Usual adult and adolescent prescribing limits
SeeGabapentin Capsules

Usual pediatric dose
SeeGabapentin Capsules

Children 12 years of age and over: See Usual adult and adolescent dose. {01}

Usual pediatric prescribing limits
See Gabapentin Capsules

Usual geriatric dose
SeeGabapentin Capsules

Strength(s) usually available
U.S.—


600 mg (Rx) [Neurontin (poloxamer 407) ( copolyvidonum) (cornstarch) ( magnesium stearate) (hydroxypropyl cellulose) (talc) (candellila wax) (purified water) (synthetic black iron oxide) (pharmaceutical shellac) ( pharmaceutical glaze) (propylene glycol) (ammonium hydroxide) (isopropyl alcohol ) (n-butyl alcohol)]


800 mg (Rx) [Neurontin (poloxamer 407) ( copolyvidonum) (cornstarch) ( magnesium stearate) (hydroxypropyl cellulose) (talc) (candellila wax) (purified water) (synthetic yellow iron oxide) (synthetic red iron oxide) (hydroxypropyl methylcellulose) (propylene glycol) (methanol) (isopropyl alcohol) (deionized water )]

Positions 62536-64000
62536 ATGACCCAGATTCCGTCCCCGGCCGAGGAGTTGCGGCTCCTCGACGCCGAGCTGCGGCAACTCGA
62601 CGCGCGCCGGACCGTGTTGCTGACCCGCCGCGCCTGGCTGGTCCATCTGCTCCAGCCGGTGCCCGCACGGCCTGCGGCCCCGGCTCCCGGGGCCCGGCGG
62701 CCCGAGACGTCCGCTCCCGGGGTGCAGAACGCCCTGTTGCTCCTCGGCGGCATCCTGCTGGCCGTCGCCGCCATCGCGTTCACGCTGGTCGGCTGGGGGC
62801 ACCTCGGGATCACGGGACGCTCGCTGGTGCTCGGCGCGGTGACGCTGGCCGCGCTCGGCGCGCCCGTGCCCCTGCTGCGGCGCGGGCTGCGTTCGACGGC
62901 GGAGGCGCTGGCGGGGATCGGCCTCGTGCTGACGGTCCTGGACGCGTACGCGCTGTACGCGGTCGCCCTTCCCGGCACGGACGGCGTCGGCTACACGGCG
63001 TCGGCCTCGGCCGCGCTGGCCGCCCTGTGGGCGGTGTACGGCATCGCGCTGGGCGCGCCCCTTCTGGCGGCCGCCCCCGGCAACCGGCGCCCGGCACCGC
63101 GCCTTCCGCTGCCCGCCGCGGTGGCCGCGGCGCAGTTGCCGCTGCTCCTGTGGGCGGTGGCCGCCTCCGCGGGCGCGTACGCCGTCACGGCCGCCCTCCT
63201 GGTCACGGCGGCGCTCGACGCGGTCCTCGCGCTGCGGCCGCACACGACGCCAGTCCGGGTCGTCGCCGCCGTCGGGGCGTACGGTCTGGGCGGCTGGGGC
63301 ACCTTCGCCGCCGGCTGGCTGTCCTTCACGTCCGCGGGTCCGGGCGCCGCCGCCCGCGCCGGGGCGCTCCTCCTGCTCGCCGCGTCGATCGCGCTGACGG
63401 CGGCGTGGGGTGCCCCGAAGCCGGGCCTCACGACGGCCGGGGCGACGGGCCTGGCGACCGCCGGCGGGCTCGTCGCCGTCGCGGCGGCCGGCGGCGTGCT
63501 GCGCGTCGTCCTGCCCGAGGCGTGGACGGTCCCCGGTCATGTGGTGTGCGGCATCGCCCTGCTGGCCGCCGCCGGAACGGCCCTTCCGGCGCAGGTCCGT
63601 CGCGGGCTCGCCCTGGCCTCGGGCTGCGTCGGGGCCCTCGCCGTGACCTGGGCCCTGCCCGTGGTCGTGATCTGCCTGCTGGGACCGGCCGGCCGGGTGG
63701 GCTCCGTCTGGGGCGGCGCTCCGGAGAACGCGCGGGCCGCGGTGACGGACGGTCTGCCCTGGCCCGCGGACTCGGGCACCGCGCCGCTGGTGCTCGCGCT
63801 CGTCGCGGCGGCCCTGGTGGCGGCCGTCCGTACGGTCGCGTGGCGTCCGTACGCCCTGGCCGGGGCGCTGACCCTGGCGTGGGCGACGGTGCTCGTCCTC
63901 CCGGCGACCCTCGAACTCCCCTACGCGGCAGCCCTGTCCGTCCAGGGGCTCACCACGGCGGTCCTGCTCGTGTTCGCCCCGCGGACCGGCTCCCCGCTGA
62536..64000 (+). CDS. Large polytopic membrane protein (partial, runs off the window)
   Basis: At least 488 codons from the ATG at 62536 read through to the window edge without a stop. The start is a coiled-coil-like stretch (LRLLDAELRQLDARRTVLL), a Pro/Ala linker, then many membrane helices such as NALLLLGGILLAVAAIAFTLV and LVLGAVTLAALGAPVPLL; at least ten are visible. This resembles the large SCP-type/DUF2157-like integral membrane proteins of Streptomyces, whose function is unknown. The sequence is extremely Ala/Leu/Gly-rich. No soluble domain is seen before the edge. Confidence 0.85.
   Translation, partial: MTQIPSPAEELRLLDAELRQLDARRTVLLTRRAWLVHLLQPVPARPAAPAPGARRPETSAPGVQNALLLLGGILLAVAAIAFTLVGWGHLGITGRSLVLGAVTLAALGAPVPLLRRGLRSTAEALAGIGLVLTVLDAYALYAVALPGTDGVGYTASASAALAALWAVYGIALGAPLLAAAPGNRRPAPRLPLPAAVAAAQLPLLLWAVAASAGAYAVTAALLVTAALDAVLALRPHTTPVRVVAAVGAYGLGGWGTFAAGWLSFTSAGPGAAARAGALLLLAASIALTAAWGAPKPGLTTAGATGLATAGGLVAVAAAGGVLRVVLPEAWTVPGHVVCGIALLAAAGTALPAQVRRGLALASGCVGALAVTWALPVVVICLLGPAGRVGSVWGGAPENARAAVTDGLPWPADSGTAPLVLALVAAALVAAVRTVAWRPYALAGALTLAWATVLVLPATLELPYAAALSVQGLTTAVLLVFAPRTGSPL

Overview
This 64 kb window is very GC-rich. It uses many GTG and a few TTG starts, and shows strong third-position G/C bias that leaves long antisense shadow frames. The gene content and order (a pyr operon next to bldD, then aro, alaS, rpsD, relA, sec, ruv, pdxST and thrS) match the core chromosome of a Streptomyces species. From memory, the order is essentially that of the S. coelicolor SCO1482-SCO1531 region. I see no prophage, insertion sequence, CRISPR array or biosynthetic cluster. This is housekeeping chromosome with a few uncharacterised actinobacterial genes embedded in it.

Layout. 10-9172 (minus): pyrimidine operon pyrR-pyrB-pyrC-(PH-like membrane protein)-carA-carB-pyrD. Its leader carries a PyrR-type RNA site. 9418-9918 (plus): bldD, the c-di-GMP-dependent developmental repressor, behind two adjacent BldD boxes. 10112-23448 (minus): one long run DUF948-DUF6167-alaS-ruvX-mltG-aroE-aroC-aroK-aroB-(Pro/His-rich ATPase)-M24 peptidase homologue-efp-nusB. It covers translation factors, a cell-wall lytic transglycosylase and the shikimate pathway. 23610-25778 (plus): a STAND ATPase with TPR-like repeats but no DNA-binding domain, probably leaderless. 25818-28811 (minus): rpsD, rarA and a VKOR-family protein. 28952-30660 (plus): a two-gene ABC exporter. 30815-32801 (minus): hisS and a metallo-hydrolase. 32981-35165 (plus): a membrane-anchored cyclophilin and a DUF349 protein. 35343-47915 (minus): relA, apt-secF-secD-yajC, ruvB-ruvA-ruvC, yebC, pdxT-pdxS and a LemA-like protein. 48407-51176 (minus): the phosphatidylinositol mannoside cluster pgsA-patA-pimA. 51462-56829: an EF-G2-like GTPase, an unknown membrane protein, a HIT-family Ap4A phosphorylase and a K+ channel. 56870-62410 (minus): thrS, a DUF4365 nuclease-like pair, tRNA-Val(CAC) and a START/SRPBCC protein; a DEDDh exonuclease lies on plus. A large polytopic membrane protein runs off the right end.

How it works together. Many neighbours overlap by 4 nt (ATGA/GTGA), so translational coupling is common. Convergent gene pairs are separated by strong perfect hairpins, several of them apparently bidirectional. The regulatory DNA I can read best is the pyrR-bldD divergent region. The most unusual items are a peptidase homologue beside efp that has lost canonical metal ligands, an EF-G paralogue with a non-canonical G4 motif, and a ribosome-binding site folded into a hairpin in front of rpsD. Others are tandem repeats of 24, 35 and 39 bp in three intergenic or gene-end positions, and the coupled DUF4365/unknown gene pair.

Canada—
Not commercially available.

Packaging and storage:
Store at 25 °C (77 °F); excursions permitted to 15° and 30 °C (59° and 86 °F){44}

Auxiliary labeling:
   • May cause blurred vision.
   • May cause dizziness.
   • May cause drowsiness. Alcohol may intensify this effect.



Revised: 01/02/2003